Chapter 11 vs. Chapter 7

First, if you expect your business to remain viable in the long-term but need relief from creditors now, a new option under Chapter 11 may be appropriate. This path allows a firm to remain operational and, generally speaking, renegotiate its debt and repay over a set amount of time, as well as take other steps to return to profitability.

Called Subchapter 5, this route — it took effect in February — is for businesses with debt below a certain threshold (with some limitations). From now through next March, that cap is about $7.5 million. (Recently passed legislation raised it from $2.7 million for one year.)

This option is intended to make the bankruptcy process faster and less expensive for small businesses. It eliminates some costs and paperwork requirements, as well as allowing owners to retain their interest in the business, among other differences from typical Chapter 11 cases.

Nevertheless, a Subchapter 5 filing still comes with a hefty price tag: about $10,000 to $50,000, depending on the complexity of the case, said Stuart Gold, managing partner at Gold, Lange & Majoros in Southfield, Michigan. The filing fee itself is $1,717.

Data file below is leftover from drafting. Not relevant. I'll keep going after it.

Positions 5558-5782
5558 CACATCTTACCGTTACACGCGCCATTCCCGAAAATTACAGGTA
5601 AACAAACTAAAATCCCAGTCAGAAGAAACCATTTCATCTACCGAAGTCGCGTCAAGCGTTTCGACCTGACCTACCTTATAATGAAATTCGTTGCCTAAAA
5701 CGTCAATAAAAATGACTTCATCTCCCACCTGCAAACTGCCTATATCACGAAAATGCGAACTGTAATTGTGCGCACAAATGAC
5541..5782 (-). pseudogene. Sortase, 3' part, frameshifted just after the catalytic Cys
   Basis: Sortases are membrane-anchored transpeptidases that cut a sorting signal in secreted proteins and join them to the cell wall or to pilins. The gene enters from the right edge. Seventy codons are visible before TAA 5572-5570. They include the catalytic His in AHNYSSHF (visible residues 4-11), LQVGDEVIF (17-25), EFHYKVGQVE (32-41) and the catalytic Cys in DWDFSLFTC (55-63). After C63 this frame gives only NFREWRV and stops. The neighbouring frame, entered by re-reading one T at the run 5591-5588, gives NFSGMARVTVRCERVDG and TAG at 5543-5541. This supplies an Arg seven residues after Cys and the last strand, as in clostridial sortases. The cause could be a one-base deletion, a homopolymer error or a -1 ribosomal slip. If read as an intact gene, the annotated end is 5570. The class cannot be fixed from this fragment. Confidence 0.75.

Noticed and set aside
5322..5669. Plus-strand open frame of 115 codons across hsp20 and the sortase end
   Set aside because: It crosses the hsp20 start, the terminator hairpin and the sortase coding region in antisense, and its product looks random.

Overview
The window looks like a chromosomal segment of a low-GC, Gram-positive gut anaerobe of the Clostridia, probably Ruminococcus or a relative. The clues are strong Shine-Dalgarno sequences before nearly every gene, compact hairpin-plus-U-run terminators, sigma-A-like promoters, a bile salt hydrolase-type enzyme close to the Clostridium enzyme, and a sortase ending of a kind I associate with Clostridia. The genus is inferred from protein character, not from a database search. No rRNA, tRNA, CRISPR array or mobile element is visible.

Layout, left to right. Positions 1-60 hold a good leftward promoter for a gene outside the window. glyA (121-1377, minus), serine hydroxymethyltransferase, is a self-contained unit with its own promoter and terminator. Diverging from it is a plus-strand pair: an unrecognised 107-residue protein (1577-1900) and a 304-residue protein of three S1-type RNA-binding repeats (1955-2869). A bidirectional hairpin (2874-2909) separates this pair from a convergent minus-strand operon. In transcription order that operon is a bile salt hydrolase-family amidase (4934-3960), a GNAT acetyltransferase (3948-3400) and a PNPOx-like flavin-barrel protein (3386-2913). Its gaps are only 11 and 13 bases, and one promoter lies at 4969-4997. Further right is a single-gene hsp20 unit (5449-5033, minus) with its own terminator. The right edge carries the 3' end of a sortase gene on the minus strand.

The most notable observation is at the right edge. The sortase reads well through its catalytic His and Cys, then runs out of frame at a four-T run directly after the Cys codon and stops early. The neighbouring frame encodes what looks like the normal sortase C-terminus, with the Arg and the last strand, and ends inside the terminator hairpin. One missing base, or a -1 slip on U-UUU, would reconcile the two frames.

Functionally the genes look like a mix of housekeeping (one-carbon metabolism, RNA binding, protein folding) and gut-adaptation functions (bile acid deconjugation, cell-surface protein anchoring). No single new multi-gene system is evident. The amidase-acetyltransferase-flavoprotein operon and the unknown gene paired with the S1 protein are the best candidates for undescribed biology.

Before you get to the point of filing, however, you should consult with a bankruptcy professional to ascertain if that’s the best choice.

“You want to make sure you have a viable business that can survive and is in need of relief to warrant the fees,” Gold said.

Meanwhile, a Chapter 7 bankruptcy involves a trustee liquidating the filer’s assets and trying to  pay off creditors.

While this is a common route for individuals, it may not be suitable for a business  because it won’t erase the firm’s debt, said Cara O’Neill, a legal editor for and bankruptcy and litigation attorney in Roseville, California.

“Most business owners are concerned primarily with getting out from under their liability for business debt, and that’s better done using a personal Chapter 7 or Chapter 13 filing,” O’Neill said.

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